Farm Ireland

Sunday 18 March 2018

Threat of cuts puts planting plans on hold

Caitriona Murphy

Caitriona Murphy

New forestry plantings are on hold as farmers wait anxiously to find out whether forestry funding will be cut in the forthcoming Budget.

Applications for afforestation grants are down 50pc to date this year compared to the same period 12 months ago as concern mounts about the level of funding that will be available next year.

Talks between Shane McEntee, the Minister of State at the Department of Agriculture with responsibility for forestry, and the IFA forestry committee on Thursday yielded little in the way of progress.

Speaking after the meeting, Mr McEntee said that he could give no indication or commitment about the outcome of the Government's upcoming Budget talks.

"This issue is, like every other item in the Department's budget, subject to the outcome of the Comprehensive Review of Expenditure currently being undertaken by every Department," he said.

"I am totally aware of the economic importance of the sector and I am committed to achieving the highest possible level of funding for forestry, to ensure a sustainable and viable industry," he added.

IFA farm forestry chairman Pat Hennessy said farmers needed reassurances that forestry funding would be maintained before they could plant new areas of land with trees.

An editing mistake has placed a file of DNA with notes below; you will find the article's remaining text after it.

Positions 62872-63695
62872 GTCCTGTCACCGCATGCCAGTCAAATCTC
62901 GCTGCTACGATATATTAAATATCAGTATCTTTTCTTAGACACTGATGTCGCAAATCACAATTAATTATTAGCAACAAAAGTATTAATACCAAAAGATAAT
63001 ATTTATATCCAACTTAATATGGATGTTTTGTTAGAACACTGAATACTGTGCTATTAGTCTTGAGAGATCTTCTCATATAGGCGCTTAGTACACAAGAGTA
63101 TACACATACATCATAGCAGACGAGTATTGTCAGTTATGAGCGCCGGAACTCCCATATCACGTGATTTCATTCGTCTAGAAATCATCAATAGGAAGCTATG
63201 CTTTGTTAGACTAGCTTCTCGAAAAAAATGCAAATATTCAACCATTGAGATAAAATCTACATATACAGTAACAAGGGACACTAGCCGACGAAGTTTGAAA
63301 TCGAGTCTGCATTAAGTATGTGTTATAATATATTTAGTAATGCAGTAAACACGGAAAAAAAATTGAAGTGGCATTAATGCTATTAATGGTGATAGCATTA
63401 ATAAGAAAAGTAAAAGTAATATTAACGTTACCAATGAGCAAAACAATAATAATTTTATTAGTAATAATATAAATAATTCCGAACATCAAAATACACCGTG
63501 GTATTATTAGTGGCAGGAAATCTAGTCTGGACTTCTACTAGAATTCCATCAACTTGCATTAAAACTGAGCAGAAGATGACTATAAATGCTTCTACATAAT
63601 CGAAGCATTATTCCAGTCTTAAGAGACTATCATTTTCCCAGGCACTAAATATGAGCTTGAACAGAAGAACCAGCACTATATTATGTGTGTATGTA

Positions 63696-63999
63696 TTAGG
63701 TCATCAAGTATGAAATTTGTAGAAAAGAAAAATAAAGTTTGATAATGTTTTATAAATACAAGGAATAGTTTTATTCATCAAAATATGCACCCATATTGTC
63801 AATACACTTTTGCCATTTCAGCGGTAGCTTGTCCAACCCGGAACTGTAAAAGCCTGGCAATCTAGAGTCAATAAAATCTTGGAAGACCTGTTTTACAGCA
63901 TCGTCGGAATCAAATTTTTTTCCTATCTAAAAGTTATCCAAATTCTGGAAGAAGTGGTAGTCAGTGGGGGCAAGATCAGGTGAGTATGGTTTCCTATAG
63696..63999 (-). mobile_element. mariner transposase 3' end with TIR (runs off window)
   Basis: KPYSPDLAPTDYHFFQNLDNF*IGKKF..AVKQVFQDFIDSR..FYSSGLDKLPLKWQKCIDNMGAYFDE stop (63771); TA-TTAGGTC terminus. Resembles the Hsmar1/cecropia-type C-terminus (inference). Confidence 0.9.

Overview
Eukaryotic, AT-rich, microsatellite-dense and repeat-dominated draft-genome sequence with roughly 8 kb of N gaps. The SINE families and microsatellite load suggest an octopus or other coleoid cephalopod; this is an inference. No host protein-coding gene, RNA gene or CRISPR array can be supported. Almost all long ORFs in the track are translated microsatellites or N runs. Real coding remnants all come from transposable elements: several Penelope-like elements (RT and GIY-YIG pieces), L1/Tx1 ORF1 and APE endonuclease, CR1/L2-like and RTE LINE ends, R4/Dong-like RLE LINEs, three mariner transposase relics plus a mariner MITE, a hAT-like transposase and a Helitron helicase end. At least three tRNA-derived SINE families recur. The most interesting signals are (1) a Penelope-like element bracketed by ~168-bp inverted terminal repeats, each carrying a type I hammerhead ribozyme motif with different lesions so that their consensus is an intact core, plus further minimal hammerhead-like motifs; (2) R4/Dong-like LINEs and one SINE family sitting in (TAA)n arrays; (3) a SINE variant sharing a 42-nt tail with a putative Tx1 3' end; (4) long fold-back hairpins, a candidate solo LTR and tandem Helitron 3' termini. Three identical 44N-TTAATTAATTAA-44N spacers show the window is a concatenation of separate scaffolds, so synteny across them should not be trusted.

"Protection of the forestry payments is critical to maintaining confidence in the sector and meeting targets set out by the Government by 2020," Mr Hennessy insisted.

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He added that the return on investment in forestry was significantly greater than other areas.

"The €112m annual forestry allocation in the agricultural capital budget returns €1.8bn to the national economy," he said.

He added that employment in the forestry sector, which currently stands at 22,000 people, could double by 2015, according to Teagasc estimates.

"But only if the Government commits to paying €112m annually," Mr Hennessy warned.

Forestry premiums amounting to €72.2m have been paid to farmers so far this year and, despite the downturn in the domestic construction sector, prices for timber remain buoyant due to the success of sawmills in turning quickly to export markets.

The Department of Agriculture has issued felling licences on a record private sector area of more than 9,390ha (more than 23,000ac), which is more than 30pc up on the same period last year.

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